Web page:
Introduction

In signal processing, time–frequency analysis comprises those techniques that study a signal in both the time and frequency domains simultaneously, using various time–frequency representations. The motivation for this analysis is that variables and their transform representation are often tightly connected, and they can be understood better by studying them jointly, as a two-dimensional object, rather than separately.

Frequency domain data analysis, like the Fast Fourier Transform (FTT), is a powerful tool in many applications. It can reveal periodic variation in time series data indicating e.g. mechanical problems in a manufacturing process. One drawback is that it does not work well for a time series in which the frequencies vary over time. The frequency spectrum does not show the time instant when the frequency changed. For that we need time-frequency analysis methods and representations.

My previous blog covered some basic aspects in time-frequency analysis. This blog discusses Hilbert transforms that can be used for nonstationary signals (i.e. their statistics vary over time) and nonlinear signals. This is useful as most real-life signals are nonstationary. Wavelet transforms can also be used for nonstationary signals, but neither wavelets nor Fourier transforms work for nonlinear time series. A nonlinear signal is generally defined as the signal generated by the system that does not obey superposition and scaling properties.

In the next blog of this series I will discuss Wigner distributions functions.

Analytic Signals and Instantaneous Frequencies

In mathematics and signal processing, an analytic signal is a complex-valued function that has no negative frequency components. The real and imaginary parts of an analytic signal are real-valued functions related to each other by the Hilbert transform. The analytic signal of a real-valued signal can be computed using the Hilbert transform, e.g. in Python: scipy.signal.hilbert. The ‘2-D’ analytic signal can be computed in Python by using scipy.signal.hilbert2.

The amplitude envelope is given by the magnitude of the analytic signal. The envelope of an oscillating signal is a smooth curve outlining its extremes, and thus generalizes the concept of a constant amplitude into an instantaneous amplitude. The instantaneous frequency can be obtained by differentiating the instantaneous phase with respect to time. The instantaneous phase corresponds to the phase angle of the analytic signal.

As an example, we use a chirp waveform of which the frequency increases from 20 Hz to 100 Hz with applied amplitude modulation. A chirp is a signal in which the frequency increases or decreases with time. The Hilbert transform is used to determine the amplitude envelope and instantaneous frequency of this signal.

The unique capabilities of the Hilbert transform can be used to accurately determine amplitude envelopes and instantaneous frequency of time varying process measurements. For example, a measurement of vibration can be transformed into a level of vibration and frequency of vibration. These can then be correlated with process setpoints and other process variables that have slowly varying levels.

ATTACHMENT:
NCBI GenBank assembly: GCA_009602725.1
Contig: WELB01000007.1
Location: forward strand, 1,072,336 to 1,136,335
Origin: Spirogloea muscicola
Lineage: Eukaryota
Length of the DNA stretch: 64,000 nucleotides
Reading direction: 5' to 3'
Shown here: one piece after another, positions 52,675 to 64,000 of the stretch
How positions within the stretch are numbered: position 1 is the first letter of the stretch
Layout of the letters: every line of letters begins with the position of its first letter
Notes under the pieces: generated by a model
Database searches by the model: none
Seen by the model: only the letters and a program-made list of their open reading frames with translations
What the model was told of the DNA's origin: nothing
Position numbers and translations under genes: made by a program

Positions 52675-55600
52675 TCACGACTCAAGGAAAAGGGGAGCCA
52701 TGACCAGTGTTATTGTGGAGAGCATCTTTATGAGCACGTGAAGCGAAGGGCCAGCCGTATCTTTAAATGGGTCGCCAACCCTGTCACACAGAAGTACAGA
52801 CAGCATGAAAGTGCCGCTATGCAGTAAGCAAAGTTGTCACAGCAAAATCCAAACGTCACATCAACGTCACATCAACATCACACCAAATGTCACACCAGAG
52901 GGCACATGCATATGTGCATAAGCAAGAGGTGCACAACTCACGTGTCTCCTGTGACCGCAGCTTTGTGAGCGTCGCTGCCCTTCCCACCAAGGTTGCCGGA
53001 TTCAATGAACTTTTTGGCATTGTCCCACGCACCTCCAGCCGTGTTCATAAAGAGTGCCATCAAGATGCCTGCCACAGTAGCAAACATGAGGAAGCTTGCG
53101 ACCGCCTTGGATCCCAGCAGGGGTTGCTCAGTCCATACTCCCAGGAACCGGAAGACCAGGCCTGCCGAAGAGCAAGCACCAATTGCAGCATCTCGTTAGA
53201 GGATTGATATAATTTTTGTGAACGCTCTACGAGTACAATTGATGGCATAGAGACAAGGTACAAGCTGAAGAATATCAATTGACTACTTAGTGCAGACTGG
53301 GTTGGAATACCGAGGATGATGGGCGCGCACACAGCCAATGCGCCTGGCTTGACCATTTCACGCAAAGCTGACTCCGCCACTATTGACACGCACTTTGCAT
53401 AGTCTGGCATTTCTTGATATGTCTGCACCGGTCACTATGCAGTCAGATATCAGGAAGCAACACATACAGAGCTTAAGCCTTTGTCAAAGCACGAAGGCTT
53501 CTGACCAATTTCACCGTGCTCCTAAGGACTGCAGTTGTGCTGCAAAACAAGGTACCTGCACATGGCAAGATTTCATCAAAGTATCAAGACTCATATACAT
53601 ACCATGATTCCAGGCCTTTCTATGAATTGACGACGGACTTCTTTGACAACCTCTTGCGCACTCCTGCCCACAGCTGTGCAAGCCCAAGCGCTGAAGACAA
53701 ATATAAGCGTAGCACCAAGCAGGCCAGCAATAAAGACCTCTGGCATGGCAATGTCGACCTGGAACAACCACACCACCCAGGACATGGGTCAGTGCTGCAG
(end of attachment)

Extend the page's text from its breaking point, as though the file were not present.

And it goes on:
Instantaneous Frequencies from HHT

For some signals, we get better results using the Hilbert–Huang transform (HHT). The HHT uses an iterative algorithm called the Empirical Mode Decomposition (EMD) to adaptively decompose (in time domain) a signal into so-called intrinsic mode functions (IMF) at different time scales. The length of the IMFs is the same as the original signal. The Hilbert spectral analysis (HSA) is applied to IMFs to obtain instantaneous frequency data. The HHT is designed to work well for data that is nonstationary and nonlinear. One advantage of the IMFs are well-behaved Hilbert transforms enabling the extraction of physically meaningful instantaneous frequencies.

According to the uncertainty principle the high resolution cannot be obtained simultaneously in both time and frequency. The definition of the instantaneous time-localized frequency has been controversial as it contradicts with this principle. Also, the HTT is more like an algorithm (an empirical approach), without a well-defined mathematical base, that is applied to a data set, rather than a theoretical tool. However, the HHT is an additional tool for a data scientist, and can provide useful insight into some signals. The basis functions of the HHT are IMFs that are adaptive and empirical whereas Fourier and wavelets transforms are not adaptive (they have a priori basis functions). The HHT has been successfully used in many applications, see e.g.  https://en.wikipedia.org/wiki/Hilbert%E2%80%93Huang_transform

For industrial time series, the Hilbert-Huang transform may provide a compact representation where other transforms (like Fourier and Wavelet) cannot. This may provide a fuller picture of the dynamics of a process and can be used as inputs to build better predictive model.

HHT examples in MATLAB are given at https://www.mathworks.com/help/wavelet/ref/hht.html

PyHHT is a Python module based on NumPy and SciPy which implements the HHT

Other sources of HHT information:

https://www.sciencedirect.com/topics/engineering/hilbert-huang-transform

http://www.scholarpedia.org/article/Hilbert-Huang_transform